Azerbaijan’s Carte Blanche to Destroy Monuments

Azerbaijan’s Carte Blanche to Destroy Monuments


We have extensively criticized Armenia’s foreign policy and diplomatic efforts vis-à-vis the protocols and the Karabakh conflict resolution process, but a small news item Thursday prompts us to warn that someone’s asleep at the wheel again.

UNESCO, the United Nations Educational, Scientific and Cultural Organization, voted to admit Azerbaijan on its body that oversees the preservation of cultural monuments around the world. The Azeri news item points out that Armenia did not get the necessary votes to be included in this important body.

For over a decade now Azerbaijan has been mounting a two-pronged policy where, on the one hand, it is systematically destroying Armenian cultural monuments in Nakhichevan and elsewhere in Azerbaijan, while, on the diplomatic front waging an international campaign to accuse Armenia of doing the same.

Our publication has extensively covered Azerbaijan’s campaign to eradicate Armenian historical monuments and efforts by Armenian NGO’s, and to a certain extent governments to shed light on this cultural Genocide.

Yet when push comes to shove, the diplomatic corps, especially those guiding our representations at the UN, have fallen short.

For years, planned visits by UNESCO officials have been postponed and cancelled and Armenia’s efforts to shed light on this critical matter have gone on deaf ears. Now, Azerbaijan not only will ensure that relevant UNESCO bodies will visit the region, they will also stage this junket to meet their needs and correspond to their destructive policies.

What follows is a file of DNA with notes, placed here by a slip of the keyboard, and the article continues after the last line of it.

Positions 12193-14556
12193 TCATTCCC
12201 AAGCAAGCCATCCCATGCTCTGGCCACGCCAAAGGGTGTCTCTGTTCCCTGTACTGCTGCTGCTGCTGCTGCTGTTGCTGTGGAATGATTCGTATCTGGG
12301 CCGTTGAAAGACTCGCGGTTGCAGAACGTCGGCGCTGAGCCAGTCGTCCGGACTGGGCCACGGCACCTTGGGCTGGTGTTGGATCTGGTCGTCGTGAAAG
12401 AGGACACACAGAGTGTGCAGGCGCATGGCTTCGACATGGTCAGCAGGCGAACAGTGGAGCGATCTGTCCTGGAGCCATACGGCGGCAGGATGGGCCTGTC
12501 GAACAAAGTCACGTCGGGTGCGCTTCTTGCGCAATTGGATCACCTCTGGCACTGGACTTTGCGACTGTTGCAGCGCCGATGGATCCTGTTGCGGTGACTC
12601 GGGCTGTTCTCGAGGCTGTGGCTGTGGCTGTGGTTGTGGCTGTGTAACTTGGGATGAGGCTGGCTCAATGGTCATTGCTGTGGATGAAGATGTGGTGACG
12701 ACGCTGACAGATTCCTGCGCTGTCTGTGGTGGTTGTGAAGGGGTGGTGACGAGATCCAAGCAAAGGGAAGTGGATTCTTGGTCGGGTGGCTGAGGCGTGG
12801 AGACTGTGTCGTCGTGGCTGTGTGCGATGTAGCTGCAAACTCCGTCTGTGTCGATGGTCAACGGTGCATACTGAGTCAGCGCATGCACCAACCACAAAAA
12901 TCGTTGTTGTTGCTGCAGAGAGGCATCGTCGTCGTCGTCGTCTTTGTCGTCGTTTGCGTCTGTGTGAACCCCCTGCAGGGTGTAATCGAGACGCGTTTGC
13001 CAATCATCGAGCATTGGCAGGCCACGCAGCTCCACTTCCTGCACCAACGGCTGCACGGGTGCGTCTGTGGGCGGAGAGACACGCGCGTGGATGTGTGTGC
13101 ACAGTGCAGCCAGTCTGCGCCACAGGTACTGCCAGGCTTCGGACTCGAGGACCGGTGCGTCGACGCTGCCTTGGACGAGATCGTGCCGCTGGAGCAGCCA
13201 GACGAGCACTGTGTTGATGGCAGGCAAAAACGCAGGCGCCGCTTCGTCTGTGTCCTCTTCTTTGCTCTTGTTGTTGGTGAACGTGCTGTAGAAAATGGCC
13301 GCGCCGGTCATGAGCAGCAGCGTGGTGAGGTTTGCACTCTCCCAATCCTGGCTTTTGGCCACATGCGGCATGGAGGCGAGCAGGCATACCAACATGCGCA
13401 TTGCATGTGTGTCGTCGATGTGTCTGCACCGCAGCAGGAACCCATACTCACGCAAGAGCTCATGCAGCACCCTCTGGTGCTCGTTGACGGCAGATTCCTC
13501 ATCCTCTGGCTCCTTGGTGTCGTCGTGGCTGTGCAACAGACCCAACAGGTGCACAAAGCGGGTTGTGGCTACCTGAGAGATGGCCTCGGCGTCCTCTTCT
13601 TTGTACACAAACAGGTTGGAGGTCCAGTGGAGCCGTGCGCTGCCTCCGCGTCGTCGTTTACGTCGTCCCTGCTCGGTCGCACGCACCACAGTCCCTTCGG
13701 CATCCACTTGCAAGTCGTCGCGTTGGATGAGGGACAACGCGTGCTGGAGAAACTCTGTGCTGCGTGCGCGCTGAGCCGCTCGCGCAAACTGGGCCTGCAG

When Armenian Revolutionary Federation Parliamentary bloc chairman Vahan Hovannesian raised the imperative for new blood in the foreign ministry and in Armenia’s diplomatic circles, he was alluding to the tired nature of our diplomatic activities in comparison to the excess noise that usually surrounds Azeri efforts.

Several years ago, Azerbaijan’s diplomats maneuvered a resolution at the UN Security Council, which, in no uncertain terms characterized Armenia as an “aggressor.” Just last month, again due to Azeri efforts, the European Parliament approved a report urging the immediate withdrawal of Armenians from the liberated territories surrounding the Nagorno-Karabakh Republic.

In response to the UN Security Council decision, Armenia was quick to point out that the international powers—US, Russia, France and other European countries—abstained from the vote and condemned the discussion of the Karabakh conflict outside the framework of the OSCE. A similar response was also provided for last month’s debacle, with Foreign Minister Eduard Nalbandian saying that the countries involved in the mediation process had unequivocally declared that only the OSCE was mandated with dealing with the Karabakh issue. Let’s not even revisit the deafening silence from official Yerevan during most of the protocols process.

A clear pattern of reacting rather than initiating can be seen in Armenia’s maneuvering of important foreign policy issues and its lack of activism is paving the way for others to step in claim legitimacy.

Just how active was Armenia’s UN Mission in lobbying for membership in the UNESCO committee? Perhaps, we will never know. But what is crystal clear is that Azerbaijan just secured a carte blanche to continue the savage desecration of Armenian monuments and perpetuation of its destructive policies.

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